"Note that if your device supports Wi-Fi, it is most likely affected. During our initial research, we discovered ourselves that Android, Linux, Apple, Windows, OpenBSD, MediaTek, Linksys, and others, are all affected by some variant of the attacks."

Vanhoef said there was no need for a WPA3 implementation.

"No, luckily implementations can be patched in a backwards-compatible manner. This means a patched client can still communicate with an unpatched access point, and vice versa," he wrote

"In other words, a patched client or access points send exactly the same handshake messages as before, and at exactly the same moments in time. However, the security updates will assure a key is only installed once, preventing our attacks. So again, update all your devices once security updates are available."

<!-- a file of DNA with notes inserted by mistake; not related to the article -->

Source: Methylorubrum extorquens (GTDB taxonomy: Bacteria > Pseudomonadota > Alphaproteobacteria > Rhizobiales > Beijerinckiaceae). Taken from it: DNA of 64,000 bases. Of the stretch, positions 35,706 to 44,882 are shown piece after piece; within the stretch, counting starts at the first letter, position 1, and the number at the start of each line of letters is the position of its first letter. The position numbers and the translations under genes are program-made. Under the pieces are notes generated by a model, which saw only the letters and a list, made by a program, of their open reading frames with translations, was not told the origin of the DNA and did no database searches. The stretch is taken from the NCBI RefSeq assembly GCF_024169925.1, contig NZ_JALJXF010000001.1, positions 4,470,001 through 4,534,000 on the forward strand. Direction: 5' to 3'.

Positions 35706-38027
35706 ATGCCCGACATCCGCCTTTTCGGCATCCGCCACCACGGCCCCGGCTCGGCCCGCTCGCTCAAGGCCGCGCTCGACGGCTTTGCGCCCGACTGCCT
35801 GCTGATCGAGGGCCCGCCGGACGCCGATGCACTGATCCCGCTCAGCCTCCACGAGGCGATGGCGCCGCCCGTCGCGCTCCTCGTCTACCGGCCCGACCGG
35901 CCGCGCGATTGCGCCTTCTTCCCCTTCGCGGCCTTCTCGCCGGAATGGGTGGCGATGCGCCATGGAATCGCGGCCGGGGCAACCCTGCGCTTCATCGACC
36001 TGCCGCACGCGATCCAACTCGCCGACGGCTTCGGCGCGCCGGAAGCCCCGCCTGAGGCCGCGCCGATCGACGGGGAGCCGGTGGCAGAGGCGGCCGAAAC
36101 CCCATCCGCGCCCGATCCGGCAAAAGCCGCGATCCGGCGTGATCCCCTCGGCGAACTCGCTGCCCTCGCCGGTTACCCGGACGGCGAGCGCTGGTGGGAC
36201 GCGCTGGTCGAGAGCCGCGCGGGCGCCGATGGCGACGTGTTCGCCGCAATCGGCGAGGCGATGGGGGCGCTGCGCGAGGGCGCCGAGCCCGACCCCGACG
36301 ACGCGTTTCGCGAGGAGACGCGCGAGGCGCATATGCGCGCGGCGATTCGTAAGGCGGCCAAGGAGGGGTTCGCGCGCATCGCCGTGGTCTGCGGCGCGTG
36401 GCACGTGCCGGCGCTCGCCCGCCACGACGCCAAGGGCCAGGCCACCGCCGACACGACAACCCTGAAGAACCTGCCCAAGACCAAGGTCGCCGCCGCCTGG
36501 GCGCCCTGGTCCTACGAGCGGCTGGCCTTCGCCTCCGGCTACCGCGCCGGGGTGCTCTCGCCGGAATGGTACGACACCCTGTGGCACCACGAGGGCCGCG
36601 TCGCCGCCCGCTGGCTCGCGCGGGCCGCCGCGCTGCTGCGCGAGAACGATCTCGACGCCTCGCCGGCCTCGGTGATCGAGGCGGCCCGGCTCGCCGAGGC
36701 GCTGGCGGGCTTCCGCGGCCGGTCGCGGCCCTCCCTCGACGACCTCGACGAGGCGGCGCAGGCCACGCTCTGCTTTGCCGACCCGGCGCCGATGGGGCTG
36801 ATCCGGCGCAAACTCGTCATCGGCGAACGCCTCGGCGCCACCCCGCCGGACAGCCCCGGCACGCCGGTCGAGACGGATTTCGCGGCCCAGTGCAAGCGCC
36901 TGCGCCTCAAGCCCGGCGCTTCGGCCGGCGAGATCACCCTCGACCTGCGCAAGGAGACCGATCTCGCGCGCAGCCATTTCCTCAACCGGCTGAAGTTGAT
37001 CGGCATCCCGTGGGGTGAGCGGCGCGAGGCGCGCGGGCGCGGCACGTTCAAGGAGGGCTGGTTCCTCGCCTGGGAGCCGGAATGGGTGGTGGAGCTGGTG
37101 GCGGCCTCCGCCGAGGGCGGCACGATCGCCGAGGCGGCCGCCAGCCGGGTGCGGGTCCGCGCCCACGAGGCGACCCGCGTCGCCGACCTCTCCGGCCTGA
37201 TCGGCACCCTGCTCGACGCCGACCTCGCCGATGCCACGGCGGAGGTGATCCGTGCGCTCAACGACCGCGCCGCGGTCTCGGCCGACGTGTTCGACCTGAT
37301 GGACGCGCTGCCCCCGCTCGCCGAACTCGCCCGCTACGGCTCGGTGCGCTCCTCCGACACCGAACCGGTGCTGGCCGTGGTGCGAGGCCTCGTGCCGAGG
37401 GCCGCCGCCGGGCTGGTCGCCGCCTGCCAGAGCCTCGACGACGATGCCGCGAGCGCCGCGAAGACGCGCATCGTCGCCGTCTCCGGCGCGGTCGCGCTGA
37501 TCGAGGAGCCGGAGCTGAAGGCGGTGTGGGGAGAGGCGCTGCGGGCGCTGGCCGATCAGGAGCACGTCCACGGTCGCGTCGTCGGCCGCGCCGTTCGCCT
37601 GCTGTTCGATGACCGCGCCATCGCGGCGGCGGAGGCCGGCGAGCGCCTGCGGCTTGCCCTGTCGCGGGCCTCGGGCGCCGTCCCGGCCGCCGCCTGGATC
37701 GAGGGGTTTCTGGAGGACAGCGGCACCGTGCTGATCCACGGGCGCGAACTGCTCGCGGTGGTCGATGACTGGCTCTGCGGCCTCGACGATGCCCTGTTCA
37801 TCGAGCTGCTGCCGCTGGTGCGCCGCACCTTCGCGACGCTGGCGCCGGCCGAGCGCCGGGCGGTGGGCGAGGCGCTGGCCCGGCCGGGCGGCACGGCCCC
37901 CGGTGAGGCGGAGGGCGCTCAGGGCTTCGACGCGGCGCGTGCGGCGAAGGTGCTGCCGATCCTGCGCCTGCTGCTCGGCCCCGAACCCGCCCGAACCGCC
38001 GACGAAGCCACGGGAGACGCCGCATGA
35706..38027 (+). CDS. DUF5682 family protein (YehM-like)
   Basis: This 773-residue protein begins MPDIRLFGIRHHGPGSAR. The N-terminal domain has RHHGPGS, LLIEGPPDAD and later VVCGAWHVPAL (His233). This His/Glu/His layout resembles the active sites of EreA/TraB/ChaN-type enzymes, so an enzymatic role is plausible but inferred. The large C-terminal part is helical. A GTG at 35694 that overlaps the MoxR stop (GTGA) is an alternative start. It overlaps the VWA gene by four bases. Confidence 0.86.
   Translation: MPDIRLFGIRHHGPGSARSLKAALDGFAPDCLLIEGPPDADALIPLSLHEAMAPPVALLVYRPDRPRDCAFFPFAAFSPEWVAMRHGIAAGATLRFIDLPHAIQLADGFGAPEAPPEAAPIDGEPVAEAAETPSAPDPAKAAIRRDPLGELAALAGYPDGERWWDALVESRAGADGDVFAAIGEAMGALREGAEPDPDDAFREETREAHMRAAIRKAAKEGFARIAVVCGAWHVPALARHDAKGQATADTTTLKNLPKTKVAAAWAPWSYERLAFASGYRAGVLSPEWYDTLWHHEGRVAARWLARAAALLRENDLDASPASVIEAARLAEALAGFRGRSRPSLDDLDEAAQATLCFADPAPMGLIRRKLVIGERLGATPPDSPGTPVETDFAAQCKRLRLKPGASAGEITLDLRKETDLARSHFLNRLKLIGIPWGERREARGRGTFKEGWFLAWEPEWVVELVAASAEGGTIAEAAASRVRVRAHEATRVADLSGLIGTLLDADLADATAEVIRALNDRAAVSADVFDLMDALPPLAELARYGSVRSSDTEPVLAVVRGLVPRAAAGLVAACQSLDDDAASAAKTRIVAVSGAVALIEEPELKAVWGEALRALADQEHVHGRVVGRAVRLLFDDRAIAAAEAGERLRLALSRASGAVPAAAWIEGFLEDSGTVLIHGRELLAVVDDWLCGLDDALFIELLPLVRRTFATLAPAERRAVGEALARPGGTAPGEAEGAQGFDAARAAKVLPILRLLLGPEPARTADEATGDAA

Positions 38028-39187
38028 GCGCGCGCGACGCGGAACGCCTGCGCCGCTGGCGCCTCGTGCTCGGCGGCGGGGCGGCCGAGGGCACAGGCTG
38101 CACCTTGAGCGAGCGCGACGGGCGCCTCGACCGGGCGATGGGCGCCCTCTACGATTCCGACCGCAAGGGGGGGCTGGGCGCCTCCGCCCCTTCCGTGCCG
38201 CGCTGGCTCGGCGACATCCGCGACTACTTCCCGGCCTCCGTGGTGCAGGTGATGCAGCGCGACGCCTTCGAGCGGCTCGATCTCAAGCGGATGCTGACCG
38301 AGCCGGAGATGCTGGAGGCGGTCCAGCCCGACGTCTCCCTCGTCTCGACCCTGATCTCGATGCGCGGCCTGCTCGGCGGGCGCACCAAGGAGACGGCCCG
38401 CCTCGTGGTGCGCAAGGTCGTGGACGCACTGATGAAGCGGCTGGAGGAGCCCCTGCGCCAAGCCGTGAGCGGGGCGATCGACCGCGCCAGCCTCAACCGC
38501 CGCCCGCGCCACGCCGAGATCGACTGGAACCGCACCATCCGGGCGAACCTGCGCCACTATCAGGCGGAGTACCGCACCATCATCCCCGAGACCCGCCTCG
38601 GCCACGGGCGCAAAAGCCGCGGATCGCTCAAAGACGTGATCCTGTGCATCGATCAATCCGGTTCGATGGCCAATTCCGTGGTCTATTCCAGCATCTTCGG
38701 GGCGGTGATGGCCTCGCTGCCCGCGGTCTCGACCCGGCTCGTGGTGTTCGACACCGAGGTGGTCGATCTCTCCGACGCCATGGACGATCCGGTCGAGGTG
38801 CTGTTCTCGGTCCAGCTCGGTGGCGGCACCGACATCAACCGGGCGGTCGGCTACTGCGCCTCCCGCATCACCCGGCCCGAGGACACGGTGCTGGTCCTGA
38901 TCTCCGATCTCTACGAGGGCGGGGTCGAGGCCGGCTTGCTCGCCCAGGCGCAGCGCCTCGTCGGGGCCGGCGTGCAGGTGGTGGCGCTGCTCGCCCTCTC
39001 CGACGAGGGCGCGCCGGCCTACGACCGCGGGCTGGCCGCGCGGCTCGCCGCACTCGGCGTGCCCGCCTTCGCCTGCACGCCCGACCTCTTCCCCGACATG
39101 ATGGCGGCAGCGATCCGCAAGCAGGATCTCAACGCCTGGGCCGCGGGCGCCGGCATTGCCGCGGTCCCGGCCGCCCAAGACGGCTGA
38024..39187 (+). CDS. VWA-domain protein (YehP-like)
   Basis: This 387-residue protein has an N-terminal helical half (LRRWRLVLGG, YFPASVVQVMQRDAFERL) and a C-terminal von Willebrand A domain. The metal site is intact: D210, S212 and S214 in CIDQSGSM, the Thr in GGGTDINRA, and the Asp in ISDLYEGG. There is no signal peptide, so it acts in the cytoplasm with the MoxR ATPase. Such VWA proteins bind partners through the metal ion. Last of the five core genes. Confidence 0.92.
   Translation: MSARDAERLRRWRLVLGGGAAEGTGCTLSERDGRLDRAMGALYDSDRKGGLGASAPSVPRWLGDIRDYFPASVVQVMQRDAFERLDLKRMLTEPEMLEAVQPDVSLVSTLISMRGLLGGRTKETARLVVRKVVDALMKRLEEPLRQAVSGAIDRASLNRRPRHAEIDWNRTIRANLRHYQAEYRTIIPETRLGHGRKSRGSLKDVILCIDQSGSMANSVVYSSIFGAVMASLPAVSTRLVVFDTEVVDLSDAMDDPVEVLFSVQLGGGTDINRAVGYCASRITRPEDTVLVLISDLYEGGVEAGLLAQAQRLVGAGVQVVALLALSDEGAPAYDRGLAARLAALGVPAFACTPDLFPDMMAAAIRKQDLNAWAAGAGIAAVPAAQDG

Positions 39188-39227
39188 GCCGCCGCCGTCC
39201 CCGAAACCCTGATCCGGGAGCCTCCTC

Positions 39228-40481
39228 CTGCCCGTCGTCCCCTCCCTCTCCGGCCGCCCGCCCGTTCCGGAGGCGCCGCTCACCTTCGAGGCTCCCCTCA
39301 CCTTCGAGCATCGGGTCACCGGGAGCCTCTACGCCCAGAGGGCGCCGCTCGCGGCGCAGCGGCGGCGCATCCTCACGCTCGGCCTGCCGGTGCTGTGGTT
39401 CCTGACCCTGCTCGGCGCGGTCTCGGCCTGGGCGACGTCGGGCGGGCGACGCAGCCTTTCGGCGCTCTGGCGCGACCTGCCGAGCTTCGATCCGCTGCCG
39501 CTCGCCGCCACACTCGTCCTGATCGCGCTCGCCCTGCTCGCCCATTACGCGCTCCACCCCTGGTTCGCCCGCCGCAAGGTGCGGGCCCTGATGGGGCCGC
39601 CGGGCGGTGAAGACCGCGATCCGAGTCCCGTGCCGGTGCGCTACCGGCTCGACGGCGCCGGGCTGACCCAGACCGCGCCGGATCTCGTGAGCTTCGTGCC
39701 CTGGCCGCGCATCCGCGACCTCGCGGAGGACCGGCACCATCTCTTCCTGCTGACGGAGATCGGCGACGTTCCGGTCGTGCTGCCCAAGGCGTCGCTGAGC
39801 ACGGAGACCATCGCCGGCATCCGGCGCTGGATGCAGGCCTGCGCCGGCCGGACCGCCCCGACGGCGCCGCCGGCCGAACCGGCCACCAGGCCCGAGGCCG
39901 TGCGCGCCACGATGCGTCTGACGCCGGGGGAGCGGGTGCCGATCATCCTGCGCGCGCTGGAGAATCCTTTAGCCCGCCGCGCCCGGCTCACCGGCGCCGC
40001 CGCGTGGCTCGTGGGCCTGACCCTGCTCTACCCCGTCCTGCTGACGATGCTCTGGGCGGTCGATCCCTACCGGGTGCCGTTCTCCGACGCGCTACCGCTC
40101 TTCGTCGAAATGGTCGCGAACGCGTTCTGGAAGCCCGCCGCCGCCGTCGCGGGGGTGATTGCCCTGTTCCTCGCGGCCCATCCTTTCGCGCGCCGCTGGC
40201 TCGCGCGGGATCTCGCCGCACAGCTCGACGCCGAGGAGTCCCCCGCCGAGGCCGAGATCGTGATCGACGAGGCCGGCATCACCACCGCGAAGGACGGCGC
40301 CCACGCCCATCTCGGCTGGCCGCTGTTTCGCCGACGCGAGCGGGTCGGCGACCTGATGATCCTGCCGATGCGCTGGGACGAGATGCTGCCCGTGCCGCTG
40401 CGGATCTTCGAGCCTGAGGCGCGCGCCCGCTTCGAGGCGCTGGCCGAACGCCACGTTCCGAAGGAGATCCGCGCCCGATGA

The research behind the attack will be presented at the Computer and Communications Security conference, and at the Black Hat Europe conference, to be held from 30 October and 2 December respectively.

As a proof of concept, Vanhoef said he had carried out a key reinstallation attack against an Android smartphone.

"In this demonstration, the attacker is able to decrypt all data that the victim transmits. For an attacker this is easy to accomplish, because our key reinstallation attack is exceptionally devastating against Linux and Android 6.0 or higher," he wrote.